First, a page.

Sosa Nose Kimchi
Sometimes a spicy dish can just about bring tears to the eyes. And not because of Scovilles. “I got to taste some 100-year-old gochujang and it was absolutely mind-blowing,” said Top Chef runner-up Angelo Sosa, about the fermented red pepper paste, with a near crack of the voice. When chefs get a chance to sample the good stuff, things can get a little emotional. Sosa had just returned from a 10-day eating tour of South Korea and wanted to share the details. As chef-owner of New York City Asian comfort food restaurant Social Eatz, Sosa—raised by an Italian mother and Dominican father—has mastered the art of banh mi but this was his first trip to the land of banchan and bulgogi, supported by the Korean Food Foundation and serving as a reward for winning Eater’s Greatest Burger In America competition with his Bibimbap Burger. If it isn’t obvious, Korean cuisine is blowing up these days. Are you taking notes?
Sosa’s first stop was to observe the art of kimchi production, the spicy, funky, national dish of Korea. “It was like the Bordeaux region for cabbage,” he said of the mineral-packed produce he pulled from the clay soil at a patch in Hanam, located on Seoul’s eastern edge. Each cabbage weighed over five pounds and had the texture of a crisp apple.
In the yard of a 300-year-old house, an old lady showed him how it’s done. The cabbage had been brined for 10 hours in salt and water, rinsed and patted dry. She then peeled back and brushed each layer with a sauce of baby shrimp, fish sauce, fish stock, daikon radish, scallions and red peppers. The fermentation process, which follows, lasts around a week.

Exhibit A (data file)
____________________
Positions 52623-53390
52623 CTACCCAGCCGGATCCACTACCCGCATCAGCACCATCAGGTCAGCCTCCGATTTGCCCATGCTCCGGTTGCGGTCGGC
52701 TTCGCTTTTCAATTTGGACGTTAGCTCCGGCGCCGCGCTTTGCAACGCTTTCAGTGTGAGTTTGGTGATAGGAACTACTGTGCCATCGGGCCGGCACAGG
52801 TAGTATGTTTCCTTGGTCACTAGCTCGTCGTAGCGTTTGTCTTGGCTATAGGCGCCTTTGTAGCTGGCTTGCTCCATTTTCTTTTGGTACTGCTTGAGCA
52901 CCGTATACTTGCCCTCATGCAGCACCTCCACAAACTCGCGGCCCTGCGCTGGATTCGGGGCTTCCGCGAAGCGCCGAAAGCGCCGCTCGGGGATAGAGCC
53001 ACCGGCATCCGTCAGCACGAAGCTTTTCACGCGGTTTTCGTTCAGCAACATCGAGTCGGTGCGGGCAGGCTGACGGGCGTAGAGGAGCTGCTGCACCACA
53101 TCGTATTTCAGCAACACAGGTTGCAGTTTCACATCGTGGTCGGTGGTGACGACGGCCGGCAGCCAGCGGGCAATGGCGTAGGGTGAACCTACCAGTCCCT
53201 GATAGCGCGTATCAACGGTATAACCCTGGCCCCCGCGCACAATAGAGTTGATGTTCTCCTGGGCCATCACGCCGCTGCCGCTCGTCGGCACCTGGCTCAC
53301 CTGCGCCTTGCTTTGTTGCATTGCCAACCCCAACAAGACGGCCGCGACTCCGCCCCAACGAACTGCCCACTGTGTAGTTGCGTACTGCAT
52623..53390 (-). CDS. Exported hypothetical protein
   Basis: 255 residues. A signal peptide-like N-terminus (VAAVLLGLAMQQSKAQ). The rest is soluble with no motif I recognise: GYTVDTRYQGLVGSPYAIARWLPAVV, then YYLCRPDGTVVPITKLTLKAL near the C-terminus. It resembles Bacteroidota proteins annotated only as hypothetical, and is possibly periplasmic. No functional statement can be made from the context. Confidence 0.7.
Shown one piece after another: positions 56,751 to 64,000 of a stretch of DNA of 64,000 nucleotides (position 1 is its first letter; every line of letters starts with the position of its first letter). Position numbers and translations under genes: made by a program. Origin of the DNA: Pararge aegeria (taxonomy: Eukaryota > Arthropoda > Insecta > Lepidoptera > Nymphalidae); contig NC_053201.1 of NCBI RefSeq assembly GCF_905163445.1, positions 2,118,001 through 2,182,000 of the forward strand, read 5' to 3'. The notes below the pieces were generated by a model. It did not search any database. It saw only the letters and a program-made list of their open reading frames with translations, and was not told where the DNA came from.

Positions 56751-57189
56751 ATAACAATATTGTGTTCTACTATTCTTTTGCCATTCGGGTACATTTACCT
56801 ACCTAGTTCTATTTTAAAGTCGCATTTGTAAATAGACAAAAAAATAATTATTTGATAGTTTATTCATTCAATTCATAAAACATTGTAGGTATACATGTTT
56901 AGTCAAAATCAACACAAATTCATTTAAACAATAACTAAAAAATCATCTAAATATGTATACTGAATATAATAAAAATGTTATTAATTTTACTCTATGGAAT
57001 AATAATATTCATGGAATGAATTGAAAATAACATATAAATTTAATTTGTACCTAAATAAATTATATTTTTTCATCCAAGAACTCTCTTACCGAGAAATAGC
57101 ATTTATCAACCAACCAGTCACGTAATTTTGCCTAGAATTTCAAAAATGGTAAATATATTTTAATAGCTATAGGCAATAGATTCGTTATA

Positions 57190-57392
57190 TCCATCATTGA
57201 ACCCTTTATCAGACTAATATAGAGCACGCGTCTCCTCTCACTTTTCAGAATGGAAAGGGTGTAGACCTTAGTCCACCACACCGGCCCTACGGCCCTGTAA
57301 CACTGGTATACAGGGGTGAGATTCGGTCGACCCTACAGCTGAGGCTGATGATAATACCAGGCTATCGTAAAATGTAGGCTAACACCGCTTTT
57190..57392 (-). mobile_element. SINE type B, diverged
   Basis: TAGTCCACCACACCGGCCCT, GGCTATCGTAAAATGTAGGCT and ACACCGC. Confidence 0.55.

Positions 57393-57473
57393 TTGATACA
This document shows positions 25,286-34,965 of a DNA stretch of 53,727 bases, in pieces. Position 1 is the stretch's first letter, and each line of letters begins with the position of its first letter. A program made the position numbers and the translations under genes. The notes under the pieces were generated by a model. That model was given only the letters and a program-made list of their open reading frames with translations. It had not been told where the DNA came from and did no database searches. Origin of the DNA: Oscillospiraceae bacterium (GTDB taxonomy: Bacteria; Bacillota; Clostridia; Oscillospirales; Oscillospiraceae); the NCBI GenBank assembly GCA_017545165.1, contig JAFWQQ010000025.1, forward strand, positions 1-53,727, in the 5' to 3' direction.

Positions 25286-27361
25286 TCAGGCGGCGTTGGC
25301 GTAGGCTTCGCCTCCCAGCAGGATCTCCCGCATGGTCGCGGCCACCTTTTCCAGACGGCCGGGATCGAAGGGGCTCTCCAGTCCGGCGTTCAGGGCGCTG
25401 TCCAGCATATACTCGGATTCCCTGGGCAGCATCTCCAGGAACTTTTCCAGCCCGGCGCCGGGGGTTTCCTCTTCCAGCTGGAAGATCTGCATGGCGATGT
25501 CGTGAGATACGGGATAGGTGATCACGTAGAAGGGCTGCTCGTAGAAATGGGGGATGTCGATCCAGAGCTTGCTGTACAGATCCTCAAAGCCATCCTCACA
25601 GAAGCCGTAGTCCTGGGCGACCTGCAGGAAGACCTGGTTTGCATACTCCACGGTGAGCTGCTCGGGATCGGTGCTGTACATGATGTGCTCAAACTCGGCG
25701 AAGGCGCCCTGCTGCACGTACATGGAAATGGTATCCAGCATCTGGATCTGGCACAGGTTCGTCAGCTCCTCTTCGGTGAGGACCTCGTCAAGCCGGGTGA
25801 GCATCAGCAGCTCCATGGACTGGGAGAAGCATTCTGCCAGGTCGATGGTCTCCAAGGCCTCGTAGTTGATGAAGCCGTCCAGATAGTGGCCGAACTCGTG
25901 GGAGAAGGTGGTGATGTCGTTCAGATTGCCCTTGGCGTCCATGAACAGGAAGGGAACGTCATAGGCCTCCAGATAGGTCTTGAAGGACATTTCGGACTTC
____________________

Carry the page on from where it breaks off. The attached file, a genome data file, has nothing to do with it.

“Some Americans just don’t take to the stuff,” he said, implying that they are really missing out.
Sosa next visited Seoil Farm, a scenic farm and factory located in Anseong—two hours south of the capital. It is here he experienced the century-aged gochujang—a fermented pepper paste stored in earthenware called onggi. “I was the first foreigner to be let in,” he says of the secure area where he was allowed to sample the secret sauce. There, a worker lifted the heavy clay lid and burrowed through three inches of a tar-like substance to ladle out a pinkie-sized sample of the Ferrari-red mixture reserved exclusively for medicinal purposes.
“They say it has cured cancers,” said Sosa of the prized elixir, without a hint of suspicion.
Back in the States, Sosa is coming down from the experience. But only barely. “I want to book my next trip today,” he said even while weighed down by jetlag. And so should you. The year 2012 is going to be a big one for Korean cuisine. And now that we’ve got you thinking all about kimchi, do yourself a favor and don’t be one of those Americans.